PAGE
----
Many philosophers since Hume have accepted that imagining/conceiving a scenario is our prime guide to knowing its possibility. Stephen Yablo provided a more systematic criterion: one is justified in judging that p is possible if one can imagine a world which one takes to verify p. I defend a version of Yablo’s criterion against van Inwagen’s moderate modal scepticism. Van Inwagen’s key argument is that we cannot satisfy Yablo’s criterion because we are not in a position to spell out far-fetched possible scenarios in relevant detail. Van Inwagen’s argument can be applied to the use of conceivability for everyday possibility claims, leaving us with the spectre of pervasive modal scepticism. In order to answer the sceptical threat, I combine van Inwagen’s main example with general considerations about the nature of metaphysical modality to motivate a version of Yablo’s criterion and show that it does not lead to scepticism. One structural condition of p being metaphysically possible is that it coheres with a complete reality. This condition gives rise to Yablo’s criterion. However, for the criterion to be of any avail, we have to disregard details we are not in a position to specify. To account for our practice of doing so, I use Yablo’s distinction between imagining a world as determinate and imagining it determinately. I present a condition when we may simply disregard details as determinate. The condition results from integrating analogical reasoning into the conceivability test.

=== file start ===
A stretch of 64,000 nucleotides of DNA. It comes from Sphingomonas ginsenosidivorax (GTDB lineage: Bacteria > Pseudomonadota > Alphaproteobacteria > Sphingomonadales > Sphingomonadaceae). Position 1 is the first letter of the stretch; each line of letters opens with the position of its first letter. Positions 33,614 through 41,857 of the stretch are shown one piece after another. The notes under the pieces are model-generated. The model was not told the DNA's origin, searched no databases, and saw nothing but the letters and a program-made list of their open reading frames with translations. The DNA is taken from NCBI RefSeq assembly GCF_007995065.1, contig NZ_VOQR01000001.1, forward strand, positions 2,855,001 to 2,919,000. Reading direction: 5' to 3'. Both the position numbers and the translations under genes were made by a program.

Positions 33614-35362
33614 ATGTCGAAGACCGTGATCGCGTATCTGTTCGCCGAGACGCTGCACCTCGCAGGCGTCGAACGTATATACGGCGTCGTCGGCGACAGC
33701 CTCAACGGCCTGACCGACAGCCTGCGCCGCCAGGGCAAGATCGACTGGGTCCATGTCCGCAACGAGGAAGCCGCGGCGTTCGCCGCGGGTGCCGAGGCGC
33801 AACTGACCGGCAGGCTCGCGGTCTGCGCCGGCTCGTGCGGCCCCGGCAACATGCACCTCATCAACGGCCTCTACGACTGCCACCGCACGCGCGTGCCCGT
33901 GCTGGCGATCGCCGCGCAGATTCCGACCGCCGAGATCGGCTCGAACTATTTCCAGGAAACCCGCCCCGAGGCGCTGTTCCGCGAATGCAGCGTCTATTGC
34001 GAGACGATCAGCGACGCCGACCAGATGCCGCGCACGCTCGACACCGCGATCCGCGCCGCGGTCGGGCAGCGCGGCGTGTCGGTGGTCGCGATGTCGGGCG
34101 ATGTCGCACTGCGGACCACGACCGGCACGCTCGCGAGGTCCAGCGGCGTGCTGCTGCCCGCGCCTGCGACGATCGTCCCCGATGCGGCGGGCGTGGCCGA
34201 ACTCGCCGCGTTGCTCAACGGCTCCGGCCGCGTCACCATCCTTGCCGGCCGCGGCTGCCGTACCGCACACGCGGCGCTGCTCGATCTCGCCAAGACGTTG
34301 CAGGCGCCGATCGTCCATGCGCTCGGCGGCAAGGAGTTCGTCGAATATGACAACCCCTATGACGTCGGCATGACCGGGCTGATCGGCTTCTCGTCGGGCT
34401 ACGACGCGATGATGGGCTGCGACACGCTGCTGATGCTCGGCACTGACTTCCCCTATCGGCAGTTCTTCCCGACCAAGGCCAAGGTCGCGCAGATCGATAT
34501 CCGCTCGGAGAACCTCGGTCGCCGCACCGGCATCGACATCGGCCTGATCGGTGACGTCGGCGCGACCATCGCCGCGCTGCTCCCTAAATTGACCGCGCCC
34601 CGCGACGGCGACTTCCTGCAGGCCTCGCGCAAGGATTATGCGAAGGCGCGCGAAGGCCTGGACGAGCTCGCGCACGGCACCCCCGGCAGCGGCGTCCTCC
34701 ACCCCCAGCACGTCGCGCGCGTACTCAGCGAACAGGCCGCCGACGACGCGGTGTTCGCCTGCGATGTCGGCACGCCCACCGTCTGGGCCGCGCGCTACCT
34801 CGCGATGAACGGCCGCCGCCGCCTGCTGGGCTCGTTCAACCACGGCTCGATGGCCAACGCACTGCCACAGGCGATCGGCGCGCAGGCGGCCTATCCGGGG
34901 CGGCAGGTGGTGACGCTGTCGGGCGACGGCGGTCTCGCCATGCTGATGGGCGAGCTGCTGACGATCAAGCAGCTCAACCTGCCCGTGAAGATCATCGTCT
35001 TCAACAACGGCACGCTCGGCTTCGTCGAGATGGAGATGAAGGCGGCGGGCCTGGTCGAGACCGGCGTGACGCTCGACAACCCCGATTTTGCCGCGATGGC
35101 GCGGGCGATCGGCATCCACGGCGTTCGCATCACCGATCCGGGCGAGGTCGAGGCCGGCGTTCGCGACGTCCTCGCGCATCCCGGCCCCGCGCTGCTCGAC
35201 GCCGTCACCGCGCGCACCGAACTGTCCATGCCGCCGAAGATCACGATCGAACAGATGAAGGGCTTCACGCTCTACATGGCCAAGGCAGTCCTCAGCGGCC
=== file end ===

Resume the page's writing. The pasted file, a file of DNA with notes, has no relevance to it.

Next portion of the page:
KeywordsModal Possibility Imagination Conceivability Conceiving Possible world Modal epistemology
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